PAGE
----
The rapid spread of novel coronavirus has taken the world completely by surprise and has brought about seismic changes in the way we conduct our business and live our lives. For the hospitality sector, the urgent need to stop the spread has meant the closure of restaurants, cafes, pubs, hotels and more almost overnight – and the situation looks set to stay that way for the foreseeable future. Not since the Spanish flu of 1918 has a world pandemic been so devastating.
No one is claiming that Business Intelligence (BI) can solve the problems faced by the UK hospitality sector as a result of Covid-19. Rolling out BI is not going to appease the concerns of 2.9 million people employed in restaurants, hotels and bars across the country, who have been hit harder than most by the crisis.
However, what good BI can do is prepare businesses so you can get back up and running as quickly as possible when the closure imposed by the UK Government comes to an end. And as ‘business as usual’ has been unavoidably been put on hold, now may be a good time to implement good practices that we are usually too busy for.
While your hospitality business waits to re-open, ask yourself a few questions to see if implementing or optimising BI should be a priority.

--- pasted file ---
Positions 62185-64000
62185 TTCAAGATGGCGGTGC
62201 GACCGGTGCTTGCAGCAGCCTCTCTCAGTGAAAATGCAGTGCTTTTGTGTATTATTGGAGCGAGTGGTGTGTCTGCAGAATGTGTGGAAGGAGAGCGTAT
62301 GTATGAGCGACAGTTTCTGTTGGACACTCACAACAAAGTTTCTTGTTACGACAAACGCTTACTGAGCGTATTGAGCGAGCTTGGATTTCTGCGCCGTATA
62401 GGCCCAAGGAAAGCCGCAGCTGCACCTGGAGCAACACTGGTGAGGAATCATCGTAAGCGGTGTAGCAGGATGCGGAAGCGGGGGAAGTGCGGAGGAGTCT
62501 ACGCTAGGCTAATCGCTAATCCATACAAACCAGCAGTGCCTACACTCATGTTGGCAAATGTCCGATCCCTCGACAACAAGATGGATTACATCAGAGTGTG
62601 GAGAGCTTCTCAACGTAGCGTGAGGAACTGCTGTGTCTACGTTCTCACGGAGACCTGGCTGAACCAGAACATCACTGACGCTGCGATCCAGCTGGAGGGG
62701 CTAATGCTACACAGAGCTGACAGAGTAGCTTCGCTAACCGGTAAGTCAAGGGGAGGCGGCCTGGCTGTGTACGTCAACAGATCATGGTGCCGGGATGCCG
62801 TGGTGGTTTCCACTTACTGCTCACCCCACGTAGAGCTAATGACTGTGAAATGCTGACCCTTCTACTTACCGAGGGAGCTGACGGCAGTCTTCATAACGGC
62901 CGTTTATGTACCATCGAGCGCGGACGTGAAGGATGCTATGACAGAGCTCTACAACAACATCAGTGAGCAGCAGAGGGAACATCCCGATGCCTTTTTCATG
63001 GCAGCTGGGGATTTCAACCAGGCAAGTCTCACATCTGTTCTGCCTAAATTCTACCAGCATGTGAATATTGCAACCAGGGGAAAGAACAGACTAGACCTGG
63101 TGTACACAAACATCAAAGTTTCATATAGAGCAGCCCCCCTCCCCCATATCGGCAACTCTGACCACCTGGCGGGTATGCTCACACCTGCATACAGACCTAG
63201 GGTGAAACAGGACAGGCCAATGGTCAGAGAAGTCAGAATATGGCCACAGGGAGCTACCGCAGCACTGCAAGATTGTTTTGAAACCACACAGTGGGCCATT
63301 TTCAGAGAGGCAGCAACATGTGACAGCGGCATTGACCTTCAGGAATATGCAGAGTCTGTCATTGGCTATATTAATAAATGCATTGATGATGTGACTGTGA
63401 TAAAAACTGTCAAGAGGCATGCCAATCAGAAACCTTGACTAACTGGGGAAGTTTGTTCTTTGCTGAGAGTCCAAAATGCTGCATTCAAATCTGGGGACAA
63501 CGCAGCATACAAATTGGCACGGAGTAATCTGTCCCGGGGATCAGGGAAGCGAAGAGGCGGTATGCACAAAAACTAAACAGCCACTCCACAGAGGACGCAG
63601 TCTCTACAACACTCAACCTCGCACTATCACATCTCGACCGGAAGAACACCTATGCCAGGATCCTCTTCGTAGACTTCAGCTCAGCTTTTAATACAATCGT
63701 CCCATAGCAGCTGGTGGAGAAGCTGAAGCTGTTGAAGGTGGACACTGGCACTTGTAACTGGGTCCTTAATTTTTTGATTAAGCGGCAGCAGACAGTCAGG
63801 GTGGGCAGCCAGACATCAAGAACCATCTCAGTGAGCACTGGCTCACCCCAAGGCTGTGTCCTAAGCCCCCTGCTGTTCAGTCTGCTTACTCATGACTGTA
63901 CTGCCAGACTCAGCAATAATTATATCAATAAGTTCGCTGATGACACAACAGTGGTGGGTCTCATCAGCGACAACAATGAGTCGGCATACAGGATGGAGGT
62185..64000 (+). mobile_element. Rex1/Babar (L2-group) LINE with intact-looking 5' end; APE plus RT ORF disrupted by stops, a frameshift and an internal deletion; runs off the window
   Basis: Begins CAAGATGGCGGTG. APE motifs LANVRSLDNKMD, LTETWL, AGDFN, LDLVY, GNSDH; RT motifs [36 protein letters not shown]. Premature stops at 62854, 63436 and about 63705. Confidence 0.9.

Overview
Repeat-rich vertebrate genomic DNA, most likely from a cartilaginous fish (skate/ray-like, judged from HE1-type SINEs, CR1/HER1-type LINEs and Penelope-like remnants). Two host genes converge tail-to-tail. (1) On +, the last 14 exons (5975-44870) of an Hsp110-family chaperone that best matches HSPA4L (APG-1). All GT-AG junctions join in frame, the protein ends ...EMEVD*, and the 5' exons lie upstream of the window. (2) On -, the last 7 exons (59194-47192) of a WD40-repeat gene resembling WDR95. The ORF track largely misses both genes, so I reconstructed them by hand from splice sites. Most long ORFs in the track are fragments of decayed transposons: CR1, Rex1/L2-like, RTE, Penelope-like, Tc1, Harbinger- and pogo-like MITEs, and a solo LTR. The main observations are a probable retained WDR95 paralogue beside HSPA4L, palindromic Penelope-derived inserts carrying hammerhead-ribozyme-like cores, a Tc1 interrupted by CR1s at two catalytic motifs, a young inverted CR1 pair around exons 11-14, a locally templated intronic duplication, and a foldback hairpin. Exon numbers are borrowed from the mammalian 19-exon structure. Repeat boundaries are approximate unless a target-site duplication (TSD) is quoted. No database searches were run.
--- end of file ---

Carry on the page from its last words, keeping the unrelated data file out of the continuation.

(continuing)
- Measuring and reporting on business performance in real-time
Before the current crisis, how were you measuring success? Did the metrics generate actionable insight? If monthly reporting was standard practice, did it provide timely information so that you could implement immediate changes to improve business performance?
Proper metrics and reporting can provide a clear, measurable heartbeat on the true performance of a business beyond the basics. If you weren’t measuring your performance with scorecards and you weren’t generating real-time reports, maybe it’s time to explore what is achievable.
- Reviewing and enhancing existing systems
Are you getting the best value out of the tool and systems that you currently have in place? Data Analytics tools are often under-utilised, and businesses fail to really get the benefit from them. If you have tools that have unused capabilities now is a good time to explore how they could help you or revisit whether this is the best tool for the job.
During this temporary closure period, hospitality businesses can take the time to run server patching, or version upgrades of key tools and potentially even software rollouts without causing disruption to the running of the business. There is also time to record faults with existing systems and get these resolved before re-opening to the public.
There’s no doubt that this is a challenging time for all, and much is uncertain. The best we can do is to be as prepared as possible to get up and running again. The last crisis of this kind was the outbreak of SARs in 2003. The hospitality sector weathered the storm then, it will overcome the challenges it faces now.
Further sources of practical guidance for the hospitality sector: